For a long time there has been a misunderstanding about one of my great-great-great grandparents. Samuel Roskelley was a very prominent member of Cache Valley back when it was first settled. As many early LDS pioneers did, he had plural marriages. His second wife, my great-great-great grandmother's name was Mary Roberts Roskelley.
For many years, people have had a misunderstanding of the way that Samuel treated my grandmother. In his personal history, he told of how Mary lived in a dirt roof log cabin that leaked every time in rained. He then stated that she lived there for thirty-nine years.
People have taken this to mean that Mary lived all those years in the three-bedroom, dirt-roofed log house that leaked every-time it rained for thirty-nine years, before he finally build her a nice five-room frame home. My grandparents have told me that a lot of people criticized Samuel Roskelley for not providing better for his wife. His other wives had very nice homes, and they couldn't understand why Samuel didn't prevent Mary from living in such despicable conditions.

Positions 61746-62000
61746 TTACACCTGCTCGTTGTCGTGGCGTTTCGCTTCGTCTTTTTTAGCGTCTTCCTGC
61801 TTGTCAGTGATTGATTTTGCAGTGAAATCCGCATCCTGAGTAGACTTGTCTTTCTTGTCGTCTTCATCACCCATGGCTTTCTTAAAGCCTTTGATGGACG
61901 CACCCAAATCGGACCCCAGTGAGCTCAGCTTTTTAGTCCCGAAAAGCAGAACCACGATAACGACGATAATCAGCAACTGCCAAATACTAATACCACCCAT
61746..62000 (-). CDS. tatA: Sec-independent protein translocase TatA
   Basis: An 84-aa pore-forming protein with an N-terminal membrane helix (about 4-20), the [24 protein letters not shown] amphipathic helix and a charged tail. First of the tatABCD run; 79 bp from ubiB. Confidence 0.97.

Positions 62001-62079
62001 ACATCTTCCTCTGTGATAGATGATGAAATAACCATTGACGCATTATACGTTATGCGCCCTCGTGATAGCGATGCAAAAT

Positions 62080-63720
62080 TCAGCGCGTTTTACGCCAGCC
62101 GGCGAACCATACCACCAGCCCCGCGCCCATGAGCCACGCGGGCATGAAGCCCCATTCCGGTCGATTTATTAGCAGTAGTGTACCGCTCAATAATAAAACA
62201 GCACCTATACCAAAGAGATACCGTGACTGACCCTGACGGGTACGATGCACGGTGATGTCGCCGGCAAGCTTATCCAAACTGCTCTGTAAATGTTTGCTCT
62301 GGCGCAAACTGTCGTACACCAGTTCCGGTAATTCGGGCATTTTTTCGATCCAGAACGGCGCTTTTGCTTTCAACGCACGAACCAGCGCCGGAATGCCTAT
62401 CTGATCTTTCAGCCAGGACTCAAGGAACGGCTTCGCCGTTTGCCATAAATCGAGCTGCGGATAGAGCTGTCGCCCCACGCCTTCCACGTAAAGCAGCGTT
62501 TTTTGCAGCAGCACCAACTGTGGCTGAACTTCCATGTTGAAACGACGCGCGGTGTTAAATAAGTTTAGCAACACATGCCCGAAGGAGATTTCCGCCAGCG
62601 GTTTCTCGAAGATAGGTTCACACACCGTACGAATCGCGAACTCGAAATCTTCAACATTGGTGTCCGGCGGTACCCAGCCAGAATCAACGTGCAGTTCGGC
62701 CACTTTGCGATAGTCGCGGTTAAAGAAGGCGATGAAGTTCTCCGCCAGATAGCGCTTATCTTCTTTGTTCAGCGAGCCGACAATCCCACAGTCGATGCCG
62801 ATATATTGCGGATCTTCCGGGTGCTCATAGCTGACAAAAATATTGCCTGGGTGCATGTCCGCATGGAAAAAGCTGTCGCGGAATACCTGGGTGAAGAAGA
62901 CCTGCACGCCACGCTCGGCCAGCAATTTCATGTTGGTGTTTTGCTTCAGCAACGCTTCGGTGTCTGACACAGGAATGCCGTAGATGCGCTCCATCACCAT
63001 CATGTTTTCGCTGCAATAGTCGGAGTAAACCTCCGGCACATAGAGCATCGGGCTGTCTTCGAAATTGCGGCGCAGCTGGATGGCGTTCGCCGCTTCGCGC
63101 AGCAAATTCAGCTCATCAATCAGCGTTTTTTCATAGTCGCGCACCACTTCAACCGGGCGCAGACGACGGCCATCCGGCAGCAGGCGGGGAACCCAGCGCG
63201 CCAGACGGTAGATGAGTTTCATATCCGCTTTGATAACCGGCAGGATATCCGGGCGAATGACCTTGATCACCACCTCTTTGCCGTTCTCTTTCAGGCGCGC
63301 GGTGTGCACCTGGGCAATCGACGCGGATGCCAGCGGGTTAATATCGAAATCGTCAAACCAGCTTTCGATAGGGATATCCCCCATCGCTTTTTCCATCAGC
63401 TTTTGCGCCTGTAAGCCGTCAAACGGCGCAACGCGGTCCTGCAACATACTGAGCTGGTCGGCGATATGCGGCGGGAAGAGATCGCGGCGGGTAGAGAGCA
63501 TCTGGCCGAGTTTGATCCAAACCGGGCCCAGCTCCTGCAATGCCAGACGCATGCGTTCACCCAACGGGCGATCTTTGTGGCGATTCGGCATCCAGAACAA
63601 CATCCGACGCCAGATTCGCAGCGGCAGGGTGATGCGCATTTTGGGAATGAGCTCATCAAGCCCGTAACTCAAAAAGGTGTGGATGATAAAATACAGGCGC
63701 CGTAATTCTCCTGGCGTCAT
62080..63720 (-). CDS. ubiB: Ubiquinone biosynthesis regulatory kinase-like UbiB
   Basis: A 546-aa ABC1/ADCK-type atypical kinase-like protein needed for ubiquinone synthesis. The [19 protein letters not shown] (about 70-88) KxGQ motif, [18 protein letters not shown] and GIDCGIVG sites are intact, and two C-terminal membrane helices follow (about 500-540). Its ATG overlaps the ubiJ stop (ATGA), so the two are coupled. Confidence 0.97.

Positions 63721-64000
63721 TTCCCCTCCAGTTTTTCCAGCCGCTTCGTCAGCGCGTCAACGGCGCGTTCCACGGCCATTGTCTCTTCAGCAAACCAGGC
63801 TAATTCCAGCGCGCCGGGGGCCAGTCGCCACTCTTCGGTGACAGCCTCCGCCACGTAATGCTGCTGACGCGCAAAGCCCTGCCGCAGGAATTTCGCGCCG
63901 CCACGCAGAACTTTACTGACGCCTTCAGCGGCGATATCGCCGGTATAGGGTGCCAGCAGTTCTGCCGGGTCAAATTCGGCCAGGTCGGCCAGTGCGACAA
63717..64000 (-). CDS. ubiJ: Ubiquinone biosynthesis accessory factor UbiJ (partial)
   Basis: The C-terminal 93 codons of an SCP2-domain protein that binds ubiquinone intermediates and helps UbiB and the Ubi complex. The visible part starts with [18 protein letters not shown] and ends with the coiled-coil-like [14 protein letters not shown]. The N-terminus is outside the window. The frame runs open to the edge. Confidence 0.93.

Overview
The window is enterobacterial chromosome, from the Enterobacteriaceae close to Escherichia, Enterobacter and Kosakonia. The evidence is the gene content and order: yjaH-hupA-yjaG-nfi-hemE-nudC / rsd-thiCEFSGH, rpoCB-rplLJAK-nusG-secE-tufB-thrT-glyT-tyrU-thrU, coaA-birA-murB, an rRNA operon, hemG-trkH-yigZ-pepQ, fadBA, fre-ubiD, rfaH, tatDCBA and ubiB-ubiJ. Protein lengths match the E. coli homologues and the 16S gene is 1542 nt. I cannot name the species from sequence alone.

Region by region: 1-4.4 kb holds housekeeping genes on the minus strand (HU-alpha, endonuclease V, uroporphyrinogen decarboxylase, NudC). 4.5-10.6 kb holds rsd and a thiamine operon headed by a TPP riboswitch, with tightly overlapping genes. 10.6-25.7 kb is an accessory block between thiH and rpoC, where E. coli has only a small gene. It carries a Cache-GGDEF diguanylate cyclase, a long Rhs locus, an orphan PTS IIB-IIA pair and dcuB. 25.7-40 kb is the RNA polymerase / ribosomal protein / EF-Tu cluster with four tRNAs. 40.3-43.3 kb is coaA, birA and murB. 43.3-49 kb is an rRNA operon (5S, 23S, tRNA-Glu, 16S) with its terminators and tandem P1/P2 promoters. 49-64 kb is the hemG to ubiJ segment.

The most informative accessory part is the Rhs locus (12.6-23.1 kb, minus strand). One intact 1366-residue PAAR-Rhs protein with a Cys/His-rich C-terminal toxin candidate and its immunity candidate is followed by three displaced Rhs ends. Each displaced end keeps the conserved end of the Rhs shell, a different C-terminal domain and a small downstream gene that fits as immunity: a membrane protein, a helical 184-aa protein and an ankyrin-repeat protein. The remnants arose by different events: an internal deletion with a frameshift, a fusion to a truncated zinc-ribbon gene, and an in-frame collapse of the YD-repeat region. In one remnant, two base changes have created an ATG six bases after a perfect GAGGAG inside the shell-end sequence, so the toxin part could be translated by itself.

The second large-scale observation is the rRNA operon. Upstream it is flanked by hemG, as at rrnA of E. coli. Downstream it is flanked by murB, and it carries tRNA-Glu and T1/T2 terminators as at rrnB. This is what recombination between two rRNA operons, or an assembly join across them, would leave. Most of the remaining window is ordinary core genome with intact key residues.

However, as my grandpa was comparing dates for his history, he found something very exciting. He found that the frame home was actually began only eleven years after Mary moved to the farm. It took him five years to complete it, so it was completed on the sixteenth year. She lived on the farm for 38 (again, my grandpa recalculated using the dates that were given) years, and for 22 of those years she lived very comfortably in a nice home.
Samuel Roskelley was a very busy man with many responsibilities, both within the church and with his own personal work. From what my grandparents were saying, it sounds like he did his very best to care for all of his wives and children. As he built the house, he also caused some fresh water springs to be pumped to the house so she no longer had to fetch and carry water to the house.
|This is a picture of my great-great-great grandmother|